“The Biden administration,” CNN reports, “is considering using outside firms to track extremist chatter by Americans online.”
Federal law enforcement agencies are legally and constitutionally forbidden to monitor the private activities of citizens without first getting warrants based on probable cause to believe those citizens have committed, or are committing, crimes. The feds can browse public social media posts and so forth, but secretly trawling private groups and hacking encrypted chats is off-limits.
Private companies and nonprofit civic organizations, not being government entities, don’t need warrants or probable cause to access those private discussion areas. The administration’s bright idea is that through partnership with these non-government entities, they can get around legal and constitutional barriers: “WE didn’t collect the information. THEY collected the information, then gave it to us.”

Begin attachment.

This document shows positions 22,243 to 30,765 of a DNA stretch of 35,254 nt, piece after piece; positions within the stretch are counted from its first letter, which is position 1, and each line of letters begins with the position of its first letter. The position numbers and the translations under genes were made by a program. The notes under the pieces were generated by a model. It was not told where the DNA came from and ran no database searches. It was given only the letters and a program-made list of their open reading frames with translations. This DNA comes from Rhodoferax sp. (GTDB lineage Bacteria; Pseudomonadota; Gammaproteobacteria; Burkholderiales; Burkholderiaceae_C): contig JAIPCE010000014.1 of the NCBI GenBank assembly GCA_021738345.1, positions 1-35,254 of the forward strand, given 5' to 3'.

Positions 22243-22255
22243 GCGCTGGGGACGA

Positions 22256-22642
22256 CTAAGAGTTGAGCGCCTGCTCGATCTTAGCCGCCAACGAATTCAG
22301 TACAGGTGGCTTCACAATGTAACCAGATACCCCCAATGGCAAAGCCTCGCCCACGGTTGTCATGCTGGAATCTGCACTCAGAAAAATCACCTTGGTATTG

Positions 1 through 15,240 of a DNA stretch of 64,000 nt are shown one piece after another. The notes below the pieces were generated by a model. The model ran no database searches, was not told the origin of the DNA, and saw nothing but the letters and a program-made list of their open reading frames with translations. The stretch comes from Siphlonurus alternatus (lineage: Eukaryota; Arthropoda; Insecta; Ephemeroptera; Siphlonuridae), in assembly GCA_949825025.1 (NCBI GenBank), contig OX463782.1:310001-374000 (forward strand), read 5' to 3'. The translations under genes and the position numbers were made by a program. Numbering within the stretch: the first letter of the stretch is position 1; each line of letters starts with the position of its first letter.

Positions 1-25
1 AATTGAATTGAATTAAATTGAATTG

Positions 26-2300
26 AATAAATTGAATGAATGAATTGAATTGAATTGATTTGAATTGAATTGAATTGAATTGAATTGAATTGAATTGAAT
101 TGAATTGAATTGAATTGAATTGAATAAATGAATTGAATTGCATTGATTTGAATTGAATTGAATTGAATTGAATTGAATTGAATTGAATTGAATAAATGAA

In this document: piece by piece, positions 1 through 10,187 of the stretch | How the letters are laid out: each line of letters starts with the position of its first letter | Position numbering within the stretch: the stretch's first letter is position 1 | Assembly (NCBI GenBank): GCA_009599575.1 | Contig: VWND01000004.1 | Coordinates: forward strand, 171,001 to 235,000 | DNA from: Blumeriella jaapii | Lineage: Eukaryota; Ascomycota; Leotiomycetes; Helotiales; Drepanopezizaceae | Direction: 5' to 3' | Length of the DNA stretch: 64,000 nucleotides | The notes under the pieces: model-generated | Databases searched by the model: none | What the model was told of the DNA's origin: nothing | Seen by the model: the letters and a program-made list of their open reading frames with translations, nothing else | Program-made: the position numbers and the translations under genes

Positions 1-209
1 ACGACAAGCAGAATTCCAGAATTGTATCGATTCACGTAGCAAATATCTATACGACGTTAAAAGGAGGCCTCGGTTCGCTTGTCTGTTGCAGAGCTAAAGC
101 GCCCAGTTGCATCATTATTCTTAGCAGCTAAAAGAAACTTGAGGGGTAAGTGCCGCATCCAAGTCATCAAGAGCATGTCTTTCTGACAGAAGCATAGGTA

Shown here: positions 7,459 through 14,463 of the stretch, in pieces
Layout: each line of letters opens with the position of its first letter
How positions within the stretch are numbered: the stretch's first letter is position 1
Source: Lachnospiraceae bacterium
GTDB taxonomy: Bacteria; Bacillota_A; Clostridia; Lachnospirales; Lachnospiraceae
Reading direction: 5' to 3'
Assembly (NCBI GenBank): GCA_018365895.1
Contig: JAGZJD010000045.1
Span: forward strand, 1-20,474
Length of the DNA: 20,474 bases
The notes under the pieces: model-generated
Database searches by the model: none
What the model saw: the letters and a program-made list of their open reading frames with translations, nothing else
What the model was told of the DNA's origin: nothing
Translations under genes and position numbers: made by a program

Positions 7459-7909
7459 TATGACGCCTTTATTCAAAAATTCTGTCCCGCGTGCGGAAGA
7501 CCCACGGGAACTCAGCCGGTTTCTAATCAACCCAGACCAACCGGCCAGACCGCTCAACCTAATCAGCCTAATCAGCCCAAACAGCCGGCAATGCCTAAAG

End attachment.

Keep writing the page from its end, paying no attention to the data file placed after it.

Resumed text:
There are several flies in that ointment. Here’s a big one:
It’s entirely understandable that — to use an entirely hypothetical example — someone with the Southern Poverty Law Center might impersonate a fictional white supremacist to get into a private Ku Klux Klan chat room and see what those people are up to.
But the US Department of Justice says it’s illegal (under the Computer Fraud and Abuse Act) to evade terms of service with false identities.